Beware of Wi-fi ‘cookie monsters’

Published 12:03 am Thursday, March 3, 2011

“Someone stole my cookies.”

While it may sound like a simple squabble between siblings, it’s also a simplified definition for a process called sidejacking, which refers to the ability to hijack a Web session on another computer that is connected to the same open Wi-Fi network.

Which means it’s easy to steal e-mail accounts, passwords and personal information while surfing the Web at any free public hotspot found in coffee shops, hotels and restaurants.

The way the process works is this – the hacker downloads a few simple programs and add-ons that allow them to monitor the traffic on any open Wi-Fi network and capture the “session cookies” that are common to how most Web sites work with registered users.

For instance, when signing into a Facebook account, a session cookie is sent back to your machine for any other requests that you make during that session so that you don’t have to constantly input your username and password. Once you log off, the session cookie is terminated and is no longer in use.

If someone is sitting near you – 30 to 100 feet – is on the same unsecured network, they can snatch a copy of the session cookie out the air and start using your account as if you had just logged into their computer.

“This kind of stuff is more prevalent in the big cities, but it always comes down to one thing – the need for information,” said Sgt. Mike Hayden, who works computer forensics at the Andalusia Police Department.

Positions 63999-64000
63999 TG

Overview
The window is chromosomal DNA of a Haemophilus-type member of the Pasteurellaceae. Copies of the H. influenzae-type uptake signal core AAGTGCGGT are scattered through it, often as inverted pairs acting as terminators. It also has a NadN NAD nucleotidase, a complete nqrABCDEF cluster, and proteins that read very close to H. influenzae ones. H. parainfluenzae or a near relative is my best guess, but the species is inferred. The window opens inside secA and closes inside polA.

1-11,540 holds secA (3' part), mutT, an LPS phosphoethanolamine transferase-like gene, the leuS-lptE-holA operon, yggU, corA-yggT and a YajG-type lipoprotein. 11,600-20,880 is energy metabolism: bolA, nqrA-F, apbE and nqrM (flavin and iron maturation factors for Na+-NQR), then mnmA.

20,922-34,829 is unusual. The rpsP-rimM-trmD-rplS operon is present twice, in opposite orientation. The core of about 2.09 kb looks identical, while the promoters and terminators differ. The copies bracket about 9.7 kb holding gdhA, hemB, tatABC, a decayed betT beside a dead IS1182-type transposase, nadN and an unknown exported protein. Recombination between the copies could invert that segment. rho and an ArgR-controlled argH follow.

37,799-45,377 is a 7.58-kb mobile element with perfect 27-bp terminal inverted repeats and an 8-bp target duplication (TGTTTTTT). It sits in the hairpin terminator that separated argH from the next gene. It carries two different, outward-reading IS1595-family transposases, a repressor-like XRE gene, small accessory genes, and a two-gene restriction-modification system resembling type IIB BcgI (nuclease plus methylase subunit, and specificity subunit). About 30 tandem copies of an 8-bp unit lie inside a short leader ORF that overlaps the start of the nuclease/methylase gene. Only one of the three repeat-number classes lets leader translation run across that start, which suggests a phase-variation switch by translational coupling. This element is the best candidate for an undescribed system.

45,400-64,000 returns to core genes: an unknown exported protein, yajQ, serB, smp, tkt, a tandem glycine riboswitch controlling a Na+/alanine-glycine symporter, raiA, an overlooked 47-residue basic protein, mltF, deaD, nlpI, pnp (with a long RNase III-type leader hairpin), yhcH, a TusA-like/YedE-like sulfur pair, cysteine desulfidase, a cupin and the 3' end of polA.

“By taking the Internet traffic, getting that information such as e-mail addresses, passwords and such, the hijacker has the ability to mass produce what is collected,” he said. “Once they get that personal information, they can use it to trick people with a sophisticated phishing scam.

“We’ve all seen those emails come through to our account – so-and-so is stuck in London and needs cash to get home,” he said. “If you’ll notice, the email address that it originated from looks familiar, but pay particular attention. Compare the address to the known address for that person and you’ll see the difference.

“Best thing to do with those (e-mails) is ignore them,” he said.

To avoid falling victim to these practices, Hayden suggested:

• Never login to any of your e-mail, shopping or social networking accounts through a web browser on a public network.

• If using a smart phone, download apps instead of visiting the site on a public Wi-Fi network.

• Research add-ons for specific Web browsers such as Firefox and Google that automatically redirect you to secured pages for the sites you choose.

Leave your purse or wallet laying open with all your personal information inside just laying around. Don’t do it on the Internet.”